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Discussion Starter #6
Well, Blaine is a sleepy border town of about 5,000, so no hydraulic shops, no movie theaters, no music halls, 2 gas stations, 1 grocery store and a bunch of bars and of course a recreational pot shop. Hey, this is Washington State:)
 

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Well, Blaine is a sleepy border town of about 5,000, so no hydraulic shops, no movie theaters, no music halls, 2 gas stations, 1 grocery store and a bunch of bars and of course a recreational pot shop. Hey, this is Washington State:)
Sounds like a nice place to live, if you have good internet access :smile2: might as well get the stainless lines from centerline, you won't be disappointed. If you search the BB you can find how to make a pressure bleeder from a bug sprayer, it really makes bleeding the rear much easier.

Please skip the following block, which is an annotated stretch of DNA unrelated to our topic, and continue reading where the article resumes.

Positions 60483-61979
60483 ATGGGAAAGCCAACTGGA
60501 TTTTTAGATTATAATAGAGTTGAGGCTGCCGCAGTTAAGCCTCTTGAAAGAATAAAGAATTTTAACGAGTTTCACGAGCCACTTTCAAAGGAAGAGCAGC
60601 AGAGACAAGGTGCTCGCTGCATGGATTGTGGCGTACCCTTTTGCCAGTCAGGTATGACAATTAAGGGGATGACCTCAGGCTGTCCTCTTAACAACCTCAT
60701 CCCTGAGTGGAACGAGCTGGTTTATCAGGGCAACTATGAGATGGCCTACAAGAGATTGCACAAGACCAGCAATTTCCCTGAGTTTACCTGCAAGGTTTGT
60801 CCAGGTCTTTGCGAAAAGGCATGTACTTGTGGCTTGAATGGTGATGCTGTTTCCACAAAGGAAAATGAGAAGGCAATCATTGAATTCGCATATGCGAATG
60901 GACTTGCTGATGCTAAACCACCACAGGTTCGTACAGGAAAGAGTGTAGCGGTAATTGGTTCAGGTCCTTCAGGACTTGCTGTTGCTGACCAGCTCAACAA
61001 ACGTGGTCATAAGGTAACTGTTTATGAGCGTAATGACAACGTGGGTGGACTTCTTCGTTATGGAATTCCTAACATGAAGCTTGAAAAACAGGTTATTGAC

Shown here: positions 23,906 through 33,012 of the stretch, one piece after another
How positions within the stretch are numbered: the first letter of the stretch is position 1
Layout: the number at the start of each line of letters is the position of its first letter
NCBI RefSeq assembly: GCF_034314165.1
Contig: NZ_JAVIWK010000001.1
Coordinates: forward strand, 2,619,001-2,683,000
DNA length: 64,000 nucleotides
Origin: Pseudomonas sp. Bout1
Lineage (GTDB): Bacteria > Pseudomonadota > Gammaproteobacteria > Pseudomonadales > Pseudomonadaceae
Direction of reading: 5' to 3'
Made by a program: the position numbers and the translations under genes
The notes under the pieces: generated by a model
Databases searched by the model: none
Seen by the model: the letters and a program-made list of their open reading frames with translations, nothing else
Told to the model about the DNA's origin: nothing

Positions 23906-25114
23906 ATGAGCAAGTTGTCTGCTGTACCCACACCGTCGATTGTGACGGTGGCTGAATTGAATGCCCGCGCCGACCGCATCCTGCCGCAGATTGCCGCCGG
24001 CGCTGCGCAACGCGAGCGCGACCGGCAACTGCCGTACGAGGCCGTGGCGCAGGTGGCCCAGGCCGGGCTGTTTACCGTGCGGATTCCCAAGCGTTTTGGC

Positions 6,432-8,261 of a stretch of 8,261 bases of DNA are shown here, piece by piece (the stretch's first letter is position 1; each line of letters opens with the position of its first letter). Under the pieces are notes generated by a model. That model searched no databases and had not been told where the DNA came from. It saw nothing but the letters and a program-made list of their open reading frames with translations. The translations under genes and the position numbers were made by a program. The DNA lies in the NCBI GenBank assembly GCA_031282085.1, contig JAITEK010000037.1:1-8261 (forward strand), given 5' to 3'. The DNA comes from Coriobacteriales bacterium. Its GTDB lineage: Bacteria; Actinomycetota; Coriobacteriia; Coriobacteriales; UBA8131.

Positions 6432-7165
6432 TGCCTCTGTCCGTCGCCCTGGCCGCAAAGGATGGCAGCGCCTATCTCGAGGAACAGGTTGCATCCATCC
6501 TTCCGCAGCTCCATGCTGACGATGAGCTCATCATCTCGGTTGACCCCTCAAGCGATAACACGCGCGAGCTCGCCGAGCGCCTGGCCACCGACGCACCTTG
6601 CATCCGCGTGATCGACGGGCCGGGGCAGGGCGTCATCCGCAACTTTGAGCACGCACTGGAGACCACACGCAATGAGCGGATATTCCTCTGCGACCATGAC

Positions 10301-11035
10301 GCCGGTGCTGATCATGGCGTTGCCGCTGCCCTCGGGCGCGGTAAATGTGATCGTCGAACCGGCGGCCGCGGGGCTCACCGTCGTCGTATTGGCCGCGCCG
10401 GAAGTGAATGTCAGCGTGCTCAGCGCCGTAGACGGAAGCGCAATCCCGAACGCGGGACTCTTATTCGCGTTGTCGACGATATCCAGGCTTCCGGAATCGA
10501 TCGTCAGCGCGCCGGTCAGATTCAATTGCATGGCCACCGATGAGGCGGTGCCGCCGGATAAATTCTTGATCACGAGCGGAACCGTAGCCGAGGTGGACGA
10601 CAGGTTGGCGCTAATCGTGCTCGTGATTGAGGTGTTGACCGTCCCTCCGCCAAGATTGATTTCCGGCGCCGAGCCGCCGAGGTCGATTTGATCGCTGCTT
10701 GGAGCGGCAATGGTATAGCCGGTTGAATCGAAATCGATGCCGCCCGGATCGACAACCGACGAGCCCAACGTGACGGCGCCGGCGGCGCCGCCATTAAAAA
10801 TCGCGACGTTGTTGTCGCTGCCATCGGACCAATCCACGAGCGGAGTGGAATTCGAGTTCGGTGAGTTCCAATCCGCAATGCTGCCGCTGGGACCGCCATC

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Discussion Starter #8
Well, there's lots of internet selection as long as you like Comcast. I'll use it to search for bug sprayers:)
 

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Discussion Starter #9
Drove my black 164S into Bellingham to a hydraulic shop and got a brake hose made up. Had a few errands to do as well. When I got home I had time to install the hose and calipers. Put the new discs in place.
Next up install the pads and bleed the brakes. Then I can use the brakes to hold the discs while I torque the axle bolts.
 

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You do know you have to set/adjust both inner and outer pistons on each rear caliper so each pad to rotor clearances on each side of rotor is 0.004 to 0.006"

Inner piston adjuster takes a small small 1/4" drill socket/ratchet set up and outer piston adjustor takes an allen wrench and a 17 or 19mm wrench.

As I remember parking brakes only work inner pistons.